Gov. pushes for a temporary tax hike

October 29, 2008 6:31:44 PM PDT
Governor Schwarzenegger wants to fix the new budget crisis by raising the sales tax. He tried raising the sales tax during the first budget crisis this summer, and there were few takers in the legislature. But -- that was then.

Fewer and fewer dollars are going into state programs forcing the deficit to balloon even more. The Governor is calling for more a combination of nearly $6 billion more in taxes and more spending cuts.

As the state budget goes deeper into the red, your budgets could too. Governor Schwarzenegger will be pushing, once again, a temporary one-percent sales tax hike when he calls lawmakers back to special session next week.

He thinks the worsening housing and economic crises will change the minds of some normally anti-tax Republicans who blocked the same proposal earlier this year.

"They will see we are in the state of emergency," said Gov. Arnold Schwarzenegger (R) California. "They will make decisions based on what is best for the people of California."

Anti-tax groups say this is the worst time to raise taxes. They worry the results of next week's election may pressure Republicans to cave.

"If the Republicans lose big next week, then I think it'll be easier to negotiate a tax increase," said Jon Coupal from Howard Jarvis Taxpayers Association.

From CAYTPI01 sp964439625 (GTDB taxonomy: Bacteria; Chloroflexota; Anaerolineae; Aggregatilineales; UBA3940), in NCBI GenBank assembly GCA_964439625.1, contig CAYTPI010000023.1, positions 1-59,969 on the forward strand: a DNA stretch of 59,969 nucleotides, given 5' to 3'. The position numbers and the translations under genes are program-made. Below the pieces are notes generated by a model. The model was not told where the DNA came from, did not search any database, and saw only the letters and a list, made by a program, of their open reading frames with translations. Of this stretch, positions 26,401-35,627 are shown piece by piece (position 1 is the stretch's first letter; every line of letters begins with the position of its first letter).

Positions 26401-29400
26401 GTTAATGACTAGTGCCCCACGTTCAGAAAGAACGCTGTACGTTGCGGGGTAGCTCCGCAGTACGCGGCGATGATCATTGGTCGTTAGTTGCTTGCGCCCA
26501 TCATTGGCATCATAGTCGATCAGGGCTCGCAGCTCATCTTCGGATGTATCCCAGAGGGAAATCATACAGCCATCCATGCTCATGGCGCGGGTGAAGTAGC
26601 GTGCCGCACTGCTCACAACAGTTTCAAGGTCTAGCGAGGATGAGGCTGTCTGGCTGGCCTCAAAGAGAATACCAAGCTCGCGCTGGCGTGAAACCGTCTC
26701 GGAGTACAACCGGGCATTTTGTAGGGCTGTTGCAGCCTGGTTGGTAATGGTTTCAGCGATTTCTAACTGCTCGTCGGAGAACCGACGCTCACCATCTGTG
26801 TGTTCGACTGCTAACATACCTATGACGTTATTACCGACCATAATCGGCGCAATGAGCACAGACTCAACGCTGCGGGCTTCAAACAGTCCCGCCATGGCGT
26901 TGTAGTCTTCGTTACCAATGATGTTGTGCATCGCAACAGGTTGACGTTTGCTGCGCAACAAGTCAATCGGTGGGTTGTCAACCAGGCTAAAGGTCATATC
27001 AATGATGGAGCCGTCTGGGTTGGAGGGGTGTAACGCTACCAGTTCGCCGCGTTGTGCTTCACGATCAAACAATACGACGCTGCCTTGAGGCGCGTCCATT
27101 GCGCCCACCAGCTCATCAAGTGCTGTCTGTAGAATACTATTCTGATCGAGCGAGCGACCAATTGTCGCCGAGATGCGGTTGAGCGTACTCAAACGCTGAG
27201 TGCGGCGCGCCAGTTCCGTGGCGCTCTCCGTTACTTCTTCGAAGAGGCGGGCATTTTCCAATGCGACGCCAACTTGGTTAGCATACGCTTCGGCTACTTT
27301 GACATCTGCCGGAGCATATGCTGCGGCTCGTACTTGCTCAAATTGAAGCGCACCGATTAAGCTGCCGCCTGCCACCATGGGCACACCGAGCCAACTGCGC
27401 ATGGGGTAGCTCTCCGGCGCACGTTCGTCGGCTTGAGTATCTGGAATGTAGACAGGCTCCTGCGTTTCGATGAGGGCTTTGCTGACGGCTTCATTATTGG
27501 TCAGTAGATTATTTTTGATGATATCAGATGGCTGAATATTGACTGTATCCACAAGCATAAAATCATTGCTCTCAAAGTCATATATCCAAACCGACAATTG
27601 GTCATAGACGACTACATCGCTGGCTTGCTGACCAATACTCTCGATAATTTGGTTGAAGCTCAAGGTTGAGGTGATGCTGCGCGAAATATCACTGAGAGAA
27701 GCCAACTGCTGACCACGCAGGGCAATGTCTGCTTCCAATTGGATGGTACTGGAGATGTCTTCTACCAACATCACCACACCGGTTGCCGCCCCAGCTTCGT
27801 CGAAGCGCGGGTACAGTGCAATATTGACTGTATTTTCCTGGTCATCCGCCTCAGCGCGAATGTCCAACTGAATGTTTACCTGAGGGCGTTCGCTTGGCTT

But a tax increase will not cover the entire budget deficit, which the governor ballparks to be between $5 and $8 billion. Some say it could be as much as $10 billion.

He's already met with education and law enforcement groups to brace them for immediate cuts.

"It's just the math, it's not me. It's the mathematics that tell you, you have to make cuts," said Gov. Schwarzenegger.

Education leaders and parents are appalled classrooms are on the chopping block again. It'll be difficult to trim mid-year.

"There's no meat left on the bone to cut. We cannot take any more money away from our students," said Public School Financial Expert Brian Lewis.

"It sickens me, our education is everything. If our kids aren't educated, where are we headed?" said concerned mother Monica Fialho.

Those education cuts are somewhere in the $2 to $4 billion range. It's an easy target because it is 40 percent of the entire state budget. Other departments are also slated for some cuts.


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